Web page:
It’s been a topsy-turvy summer for Leeds United and its long-suffering fans, following hard on the heels of a grievously disappointing Championship campaign in 2012/13. The close season has produced rays of hope aplenty though, shining a beam of optimism through the murky sullenness that has hung over the support these last few years. Chairman Bates had held our famous old club in his talons, doing seemingly as he pleased and dismissing all attempts to make him see sense and make Leeds United competitive again. Now Bates has finally gone and all his acolytes with him; his mouthpiece in-house radio station has gone too, the new owners are finally meeting productively with fans’ groups – we’ve even spent a few bob in the transfer market.
Not all is sweetness and light, however. Let’s be honest, it wouldn’t be Leeds United without a few under-currents about the place. It would appear that money is still too tight to mention, despite recurrent rumours of major investment from the likes of Red Bull, or the ever-present spectre of a loaded Arab prince about to step in and buy a controlling stake. These dreams it appears are just that – and meanwhile we have hard financial realities to face. Unless we can unload some of Colin’s deadwood, it’s difficult to see where manager Brian McDermott’s “priority signings” are going to come from. Normally a summer of transfer impasse will have Leeds fans in a froth of negativity, but it’s slightly different this time around, simply because that dreadful weight of Bates’ brooding presence has been lifted from our shoulders. The place feels cleaner somehow, some of the pride has returned. It feels as though we have our Leeds United back again.
These are good foundations to build upon, and expectations appear to have been modified accordingly. Ever since we have returned to the Championship, each season we’ve set out with promotion to the Premier League as the be-all and end-all. Now we have David Haigh saying that promotion is a realistic objective “within two years” – and yet some are actually wondering if this isn’t putting too much pressure on Boss Brian. That’s quite a change from the pressure heaped upon Simon Grayson’s narrow shoulders, and even the gnarled and battle-hardened Neil Warnock found the heat in the Elland Road kitchen too hard to stand.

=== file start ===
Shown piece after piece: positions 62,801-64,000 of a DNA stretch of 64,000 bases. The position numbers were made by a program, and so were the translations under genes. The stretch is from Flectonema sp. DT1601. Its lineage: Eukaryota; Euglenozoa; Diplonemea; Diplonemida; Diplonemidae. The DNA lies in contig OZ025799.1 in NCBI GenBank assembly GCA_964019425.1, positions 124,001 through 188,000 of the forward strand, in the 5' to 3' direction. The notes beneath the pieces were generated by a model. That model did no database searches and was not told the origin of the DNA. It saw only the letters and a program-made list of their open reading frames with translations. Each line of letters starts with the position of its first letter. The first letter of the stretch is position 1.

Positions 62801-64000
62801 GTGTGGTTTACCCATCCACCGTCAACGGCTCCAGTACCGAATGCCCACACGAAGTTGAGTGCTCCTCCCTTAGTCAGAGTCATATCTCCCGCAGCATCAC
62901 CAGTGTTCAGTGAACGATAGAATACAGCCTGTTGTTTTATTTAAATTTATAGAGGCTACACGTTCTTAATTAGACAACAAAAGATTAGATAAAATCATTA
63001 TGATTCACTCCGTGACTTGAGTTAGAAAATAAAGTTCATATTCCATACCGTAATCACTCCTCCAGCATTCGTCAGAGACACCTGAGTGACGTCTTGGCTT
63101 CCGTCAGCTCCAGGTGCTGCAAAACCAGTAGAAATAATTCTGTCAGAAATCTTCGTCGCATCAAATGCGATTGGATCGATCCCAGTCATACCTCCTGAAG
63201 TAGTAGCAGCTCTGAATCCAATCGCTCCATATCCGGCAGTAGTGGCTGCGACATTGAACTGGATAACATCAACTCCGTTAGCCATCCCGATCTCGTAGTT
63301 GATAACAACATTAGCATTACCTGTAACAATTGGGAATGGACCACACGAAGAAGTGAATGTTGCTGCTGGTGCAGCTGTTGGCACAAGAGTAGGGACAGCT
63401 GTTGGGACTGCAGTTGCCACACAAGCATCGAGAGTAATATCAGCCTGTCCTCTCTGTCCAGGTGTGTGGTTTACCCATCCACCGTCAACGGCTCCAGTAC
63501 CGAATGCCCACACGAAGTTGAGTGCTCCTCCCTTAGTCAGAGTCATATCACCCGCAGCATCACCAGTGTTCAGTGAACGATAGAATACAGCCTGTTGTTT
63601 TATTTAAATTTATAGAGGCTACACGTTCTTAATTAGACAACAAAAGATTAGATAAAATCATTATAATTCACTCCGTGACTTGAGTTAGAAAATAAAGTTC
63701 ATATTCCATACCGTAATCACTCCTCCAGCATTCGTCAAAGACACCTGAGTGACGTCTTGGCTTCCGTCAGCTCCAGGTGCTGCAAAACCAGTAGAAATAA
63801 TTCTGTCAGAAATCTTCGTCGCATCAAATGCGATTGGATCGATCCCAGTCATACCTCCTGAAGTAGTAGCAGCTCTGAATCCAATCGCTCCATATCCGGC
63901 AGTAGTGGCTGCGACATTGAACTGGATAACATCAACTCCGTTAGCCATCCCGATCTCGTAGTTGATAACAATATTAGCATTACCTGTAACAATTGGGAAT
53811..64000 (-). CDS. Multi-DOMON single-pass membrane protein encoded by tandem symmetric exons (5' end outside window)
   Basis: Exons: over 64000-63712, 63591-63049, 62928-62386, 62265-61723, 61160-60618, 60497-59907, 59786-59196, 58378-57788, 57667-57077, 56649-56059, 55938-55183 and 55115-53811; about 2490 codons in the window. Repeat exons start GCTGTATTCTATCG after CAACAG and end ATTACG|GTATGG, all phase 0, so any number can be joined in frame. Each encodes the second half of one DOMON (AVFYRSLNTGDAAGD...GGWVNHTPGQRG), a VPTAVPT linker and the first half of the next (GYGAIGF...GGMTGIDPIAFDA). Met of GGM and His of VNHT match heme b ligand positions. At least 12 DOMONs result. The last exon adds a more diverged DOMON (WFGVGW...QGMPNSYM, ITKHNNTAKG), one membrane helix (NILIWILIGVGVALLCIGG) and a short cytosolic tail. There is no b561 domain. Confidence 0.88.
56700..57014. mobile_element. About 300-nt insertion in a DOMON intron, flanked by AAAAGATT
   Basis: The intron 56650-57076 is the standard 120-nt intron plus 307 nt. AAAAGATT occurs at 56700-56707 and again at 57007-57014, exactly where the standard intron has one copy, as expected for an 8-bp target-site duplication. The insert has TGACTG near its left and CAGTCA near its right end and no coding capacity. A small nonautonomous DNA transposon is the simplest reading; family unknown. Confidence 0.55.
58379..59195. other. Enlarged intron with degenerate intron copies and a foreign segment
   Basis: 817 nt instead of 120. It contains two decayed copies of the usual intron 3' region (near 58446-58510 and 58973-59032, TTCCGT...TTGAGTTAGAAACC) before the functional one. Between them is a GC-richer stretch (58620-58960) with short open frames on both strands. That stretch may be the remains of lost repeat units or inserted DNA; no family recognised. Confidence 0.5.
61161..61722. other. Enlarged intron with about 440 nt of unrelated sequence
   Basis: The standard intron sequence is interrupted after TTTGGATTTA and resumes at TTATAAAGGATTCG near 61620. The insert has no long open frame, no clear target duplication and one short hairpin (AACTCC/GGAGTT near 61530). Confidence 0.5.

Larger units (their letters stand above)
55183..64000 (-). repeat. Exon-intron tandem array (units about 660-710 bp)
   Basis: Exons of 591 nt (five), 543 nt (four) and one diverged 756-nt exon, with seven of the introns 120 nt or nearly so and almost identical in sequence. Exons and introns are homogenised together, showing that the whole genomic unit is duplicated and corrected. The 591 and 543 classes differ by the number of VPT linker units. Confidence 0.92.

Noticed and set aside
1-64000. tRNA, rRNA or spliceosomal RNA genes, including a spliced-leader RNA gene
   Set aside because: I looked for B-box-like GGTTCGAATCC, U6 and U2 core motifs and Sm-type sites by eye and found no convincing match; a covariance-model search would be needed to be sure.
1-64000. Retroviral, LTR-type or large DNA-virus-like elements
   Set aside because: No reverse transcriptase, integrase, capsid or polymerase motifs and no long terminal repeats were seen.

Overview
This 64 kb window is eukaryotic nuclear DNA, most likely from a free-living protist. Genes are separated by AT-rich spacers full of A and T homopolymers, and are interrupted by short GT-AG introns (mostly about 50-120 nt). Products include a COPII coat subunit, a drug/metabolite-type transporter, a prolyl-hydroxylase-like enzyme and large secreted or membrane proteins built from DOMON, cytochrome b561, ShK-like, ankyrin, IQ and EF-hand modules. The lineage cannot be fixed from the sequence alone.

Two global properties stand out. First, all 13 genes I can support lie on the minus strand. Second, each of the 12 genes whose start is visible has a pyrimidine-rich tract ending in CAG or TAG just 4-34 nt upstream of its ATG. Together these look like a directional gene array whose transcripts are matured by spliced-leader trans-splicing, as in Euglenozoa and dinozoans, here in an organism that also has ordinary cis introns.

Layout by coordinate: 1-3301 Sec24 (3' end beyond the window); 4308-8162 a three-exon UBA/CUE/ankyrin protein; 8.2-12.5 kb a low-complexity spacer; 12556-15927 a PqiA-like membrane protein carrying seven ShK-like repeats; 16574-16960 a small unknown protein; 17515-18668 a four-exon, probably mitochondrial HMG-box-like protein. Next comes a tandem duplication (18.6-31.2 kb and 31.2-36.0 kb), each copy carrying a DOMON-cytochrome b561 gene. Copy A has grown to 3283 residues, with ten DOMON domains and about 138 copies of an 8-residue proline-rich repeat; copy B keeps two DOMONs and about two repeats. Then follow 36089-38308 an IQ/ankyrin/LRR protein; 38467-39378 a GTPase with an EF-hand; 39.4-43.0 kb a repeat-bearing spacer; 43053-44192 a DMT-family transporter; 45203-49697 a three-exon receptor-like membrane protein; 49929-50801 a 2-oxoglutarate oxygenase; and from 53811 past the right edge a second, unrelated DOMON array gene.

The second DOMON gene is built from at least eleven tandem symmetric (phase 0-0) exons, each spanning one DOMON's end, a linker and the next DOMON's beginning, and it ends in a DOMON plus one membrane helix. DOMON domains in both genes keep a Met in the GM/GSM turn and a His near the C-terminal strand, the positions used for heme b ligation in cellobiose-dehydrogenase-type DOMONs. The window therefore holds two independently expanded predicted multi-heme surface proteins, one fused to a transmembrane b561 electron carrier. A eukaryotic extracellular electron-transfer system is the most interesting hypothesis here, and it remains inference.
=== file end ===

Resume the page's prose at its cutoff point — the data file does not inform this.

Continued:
Given the new-era atmosphere breathing fresh air into LS11, it’s arguable that a two year timetable is quite acceptable, particularly as the owners haven’t yet been able to fund transfer recruitment on the scale of a QPR, for instance. But we should remember also that some of the clubs who bought big this time last year suffered and struggled all season long. Blackburn bought Jordan Rhodes from ‘Uddersfield for a cool £8m, and almost went down. Wolves, with a Premier League parachute payment to fund additions, did go down. Loadsamoney is no guarantee of Championship success; the trick seems rather to be a united and happy squad under an inspirational manager. Those ingredients may just be to hand; that’s what Brian and the lads will have to demonstrate over the coming months.
The sudden optimism and the positive feelings about the club seem real enough though. Our new owners have certainly made their mark, phrases like “engaging with the fans” have been backed up by ticket price initiatives and a more generally positive (and less obviously exploitative) approach to marketing. If proof of this healthier club/fan relationship is needed, look out for the attendance at Elland Road on Saturday against Brighton. It seems certain to break the 30000 mark, and all that is needed then is a good performance by the team, a positive result ushering in a solid start to the season, and the Leeds United ball will be well and truly rolling again.
That’s not too much to ask, now is it? Brian and the lads in White – it’s over to you.